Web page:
We chose to visit Finca Buenos Aires, a small family-run coffee farm located just outside of Salento. Our coffee tour guide was incredibly knowledgeable and passionate about coffee, making it a truly informative and enjoyable experience.

Explore the town of Salento

Make sure you allocate some time in your schedule for a leisurely stroll around Salento town, as the adorable and brightly-colored buildings are bursting with charm and history.

Some highlights to check off your list include Plaza de Bolivar, the bustling town square, and Calle Real, where you’ll find a bunch of souvenir shops selling handicrafts and trinkets.

For the best panoramic views of Salento and the surrounding countryside, climb the 250 steps up to Mirador Alto de la Cruz. It’s totally worth the effort!

Colorful house in Salento, Colombia

Take a day trip to Filandia

Filandia has a similar vibe to Salento, but it’s much more undiscovered and doesn’t typically attract as many tourists as its busy neighbor.

You can simply take a shared 4X4 from the center of Salento to Filandia for just a few thousand pesos and spend the day wandering around, checking out the street art, and soaking up the local culture.

Picture Salento’s vibrant streets and enchanting nature, but with a fraction of the crowds, and you’ll have a pretty good idea of what to expect from Filandia.

If you’re lucky enough to visit on a clear day, make sure you head up to Mirador Colina Iluminada for stunning views of the surrounding mountains and valleys. It’s truly breathtaking!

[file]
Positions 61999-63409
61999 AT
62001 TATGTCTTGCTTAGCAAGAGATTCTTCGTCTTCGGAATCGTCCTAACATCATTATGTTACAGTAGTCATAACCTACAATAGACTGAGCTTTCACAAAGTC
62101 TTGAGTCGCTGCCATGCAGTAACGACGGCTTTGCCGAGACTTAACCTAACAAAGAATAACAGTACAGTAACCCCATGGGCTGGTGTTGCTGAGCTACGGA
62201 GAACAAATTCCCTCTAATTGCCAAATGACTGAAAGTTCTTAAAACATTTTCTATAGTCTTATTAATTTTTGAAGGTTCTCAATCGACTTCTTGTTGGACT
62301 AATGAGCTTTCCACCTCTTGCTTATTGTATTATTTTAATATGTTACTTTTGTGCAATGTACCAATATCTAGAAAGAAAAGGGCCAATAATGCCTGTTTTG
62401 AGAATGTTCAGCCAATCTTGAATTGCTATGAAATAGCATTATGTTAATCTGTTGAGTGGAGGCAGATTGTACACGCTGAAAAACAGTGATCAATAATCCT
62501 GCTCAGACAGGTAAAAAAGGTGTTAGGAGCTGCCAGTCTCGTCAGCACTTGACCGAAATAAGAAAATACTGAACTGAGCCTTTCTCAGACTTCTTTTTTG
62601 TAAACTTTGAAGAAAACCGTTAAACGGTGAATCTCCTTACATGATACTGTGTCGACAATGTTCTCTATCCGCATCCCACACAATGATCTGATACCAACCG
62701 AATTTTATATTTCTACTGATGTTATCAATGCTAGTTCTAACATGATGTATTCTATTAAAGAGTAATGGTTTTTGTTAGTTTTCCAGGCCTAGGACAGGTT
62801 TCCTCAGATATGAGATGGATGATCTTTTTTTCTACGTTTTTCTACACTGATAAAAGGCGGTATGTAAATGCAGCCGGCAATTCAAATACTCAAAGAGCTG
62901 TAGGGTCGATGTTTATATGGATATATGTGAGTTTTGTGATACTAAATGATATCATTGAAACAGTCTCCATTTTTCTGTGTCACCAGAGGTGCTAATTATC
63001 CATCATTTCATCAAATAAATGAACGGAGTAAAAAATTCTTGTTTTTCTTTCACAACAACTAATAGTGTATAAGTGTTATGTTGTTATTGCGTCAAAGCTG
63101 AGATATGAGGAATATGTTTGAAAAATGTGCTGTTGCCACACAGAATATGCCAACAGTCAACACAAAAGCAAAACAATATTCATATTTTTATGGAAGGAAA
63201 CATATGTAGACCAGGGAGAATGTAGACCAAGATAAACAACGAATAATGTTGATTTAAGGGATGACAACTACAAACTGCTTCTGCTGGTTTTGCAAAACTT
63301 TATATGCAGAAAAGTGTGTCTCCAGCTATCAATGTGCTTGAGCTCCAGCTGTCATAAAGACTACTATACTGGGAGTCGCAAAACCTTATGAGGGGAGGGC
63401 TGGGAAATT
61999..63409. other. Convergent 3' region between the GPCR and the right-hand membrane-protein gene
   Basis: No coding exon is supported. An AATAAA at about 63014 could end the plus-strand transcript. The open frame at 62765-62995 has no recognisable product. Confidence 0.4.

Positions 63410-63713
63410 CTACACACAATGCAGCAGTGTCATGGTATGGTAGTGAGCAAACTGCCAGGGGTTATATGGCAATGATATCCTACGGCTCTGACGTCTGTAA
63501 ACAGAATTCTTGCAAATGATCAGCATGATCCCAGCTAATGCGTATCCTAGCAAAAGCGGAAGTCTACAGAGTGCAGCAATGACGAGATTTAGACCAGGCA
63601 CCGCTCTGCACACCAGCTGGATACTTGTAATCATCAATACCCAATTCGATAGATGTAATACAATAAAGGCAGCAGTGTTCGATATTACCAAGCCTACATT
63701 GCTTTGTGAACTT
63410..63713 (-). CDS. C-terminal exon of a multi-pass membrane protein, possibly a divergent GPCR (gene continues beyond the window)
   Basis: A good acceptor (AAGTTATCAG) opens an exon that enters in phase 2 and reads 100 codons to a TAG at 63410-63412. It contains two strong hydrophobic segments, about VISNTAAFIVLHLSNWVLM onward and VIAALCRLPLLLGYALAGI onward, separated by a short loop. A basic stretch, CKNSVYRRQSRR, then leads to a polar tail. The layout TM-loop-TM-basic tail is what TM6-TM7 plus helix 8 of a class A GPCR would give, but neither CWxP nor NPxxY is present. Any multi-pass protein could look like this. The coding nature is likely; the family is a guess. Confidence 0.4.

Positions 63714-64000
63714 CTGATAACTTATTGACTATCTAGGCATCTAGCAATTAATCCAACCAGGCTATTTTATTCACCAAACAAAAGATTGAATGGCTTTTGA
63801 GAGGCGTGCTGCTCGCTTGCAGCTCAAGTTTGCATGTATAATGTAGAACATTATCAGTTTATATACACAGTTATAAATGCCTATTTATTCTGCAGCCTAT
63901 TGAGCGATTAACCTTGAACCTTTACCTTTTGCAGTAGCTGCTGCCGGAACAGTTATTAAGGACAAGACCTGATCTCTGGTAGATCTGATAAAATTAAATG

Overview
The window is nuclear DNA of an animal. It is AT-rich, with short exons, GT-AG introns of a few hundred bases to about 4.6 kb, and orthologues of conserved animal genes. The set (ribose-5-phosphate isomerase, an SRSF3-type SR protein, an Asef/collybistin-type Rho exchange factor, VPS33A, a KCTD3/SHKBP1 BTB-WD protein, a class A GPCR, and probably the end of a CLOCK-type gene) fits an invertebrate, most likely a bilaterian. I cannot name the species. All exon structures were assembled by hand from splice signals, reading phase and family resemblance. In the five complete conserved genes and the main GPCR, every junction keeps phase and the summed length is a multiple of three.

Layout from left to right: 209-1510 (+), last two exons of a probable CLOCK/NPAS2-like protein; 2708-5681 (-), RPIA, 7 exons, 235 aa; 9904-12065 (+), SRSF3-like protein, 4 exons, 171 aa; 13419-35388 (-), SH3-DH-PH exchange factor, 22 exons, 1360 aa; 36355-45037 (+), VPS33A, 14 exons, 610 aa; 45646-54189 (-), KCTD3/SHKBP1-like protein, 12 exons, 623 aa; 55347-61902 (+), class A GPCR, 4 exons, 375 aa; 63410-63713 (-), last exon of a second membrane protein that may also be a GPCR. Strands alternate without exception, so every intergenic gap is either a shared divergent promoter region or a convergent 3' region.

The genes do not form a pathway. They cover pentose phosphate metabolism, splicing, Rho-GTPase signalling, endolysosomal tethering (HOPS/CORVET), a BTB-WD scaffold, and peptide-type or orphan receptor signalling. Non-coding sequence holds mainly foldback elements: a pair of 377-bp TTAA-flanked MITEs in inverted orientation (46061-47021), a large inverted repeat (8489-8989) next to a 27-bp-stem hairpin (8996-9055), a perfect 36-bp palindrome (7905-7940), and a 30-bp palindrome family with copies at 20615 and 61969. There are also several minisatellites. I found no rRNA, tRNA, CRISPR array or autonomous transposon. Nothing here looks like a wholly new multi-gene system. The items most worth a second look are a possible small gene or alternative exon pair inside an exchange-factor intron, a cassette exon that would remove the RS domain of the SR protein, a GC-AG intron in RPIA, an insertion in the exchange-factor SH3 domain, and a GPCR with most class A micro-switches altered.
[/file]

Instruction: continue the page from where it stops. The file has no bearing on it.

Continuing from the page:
Hike to Santa Rita waterfall

A great way to spend a morning in Salento is to take the bus to the nearby village of Boquia and make the short but scenic hike to Santa Rita waterfall.

The trek takes a little under two hours to complete and is challenging in parts, but overall, it’s not too taxing. If you’ve broken into a sweat, you’ll be relieved to know that the little pools at the base of the falls are ideal for a quick dip.

In all honestly, the waterfall probably won’t blow you away, but I found the hike itself such a lovely experience and worth squeezing into your visit.

Where to eat in Salento

  • Brunch de Salento: In addition to their delicious pancakes, omelets, and burritos, Brunch de Salento also provides packed lunches for anyone setting off on the Cocora Valley hike to keep you fueled up.
  • Beta Town Restaurante: Positioned just outside of the town center, Beta Town specializes in steak, burgers, and trout, though we were particularly fond of their breakfast platters.
  • Café Jesús Martín: Dreamy coffee, indulgent desserts, and a cute setting, Café Jesús Martín needs to be on everyone’s must-try list.
  • Coco Bowl: You don’t have to be vegan to fall in love with this plant-based restaurant, which dishes out the best buddha, poke, and smoothie bowls in town.
  • Restaurante Cocina y Horno Salento: Although the eye-catching exterior will draw you in, it’s the bandeja paisa, a tasty mixed platter, that’ll keep you coming back here time and time again.
  • El Cacharrito: Looking for something a little less traditional? El Cacharrito is where you’ll find Salento’s finest and most reasonably priced burgers, plus some gorgeous veggie options.

Where to stay in Salento

Because of how compact Salento is, you can never go too far wrong with where you decide to stay. For such a small town, there is a surprisingly high number of hostels and accommodations to choose from.

We chose to stay in the town center at Beta Hotel and found the location very convenient. It was only a short walk from the main attractions, and the staff was super friendly and helpful.

If you’re after a really peaceful stay, you can also consider staying outside of town at one of the many eco-lodges or farms that offer accommodation.

Here are my top picks for places to stay in Salento:

Beta Town Hotel in Salento, Colombia
Beta Town Hotel in Salento

Day 7-10: Medellin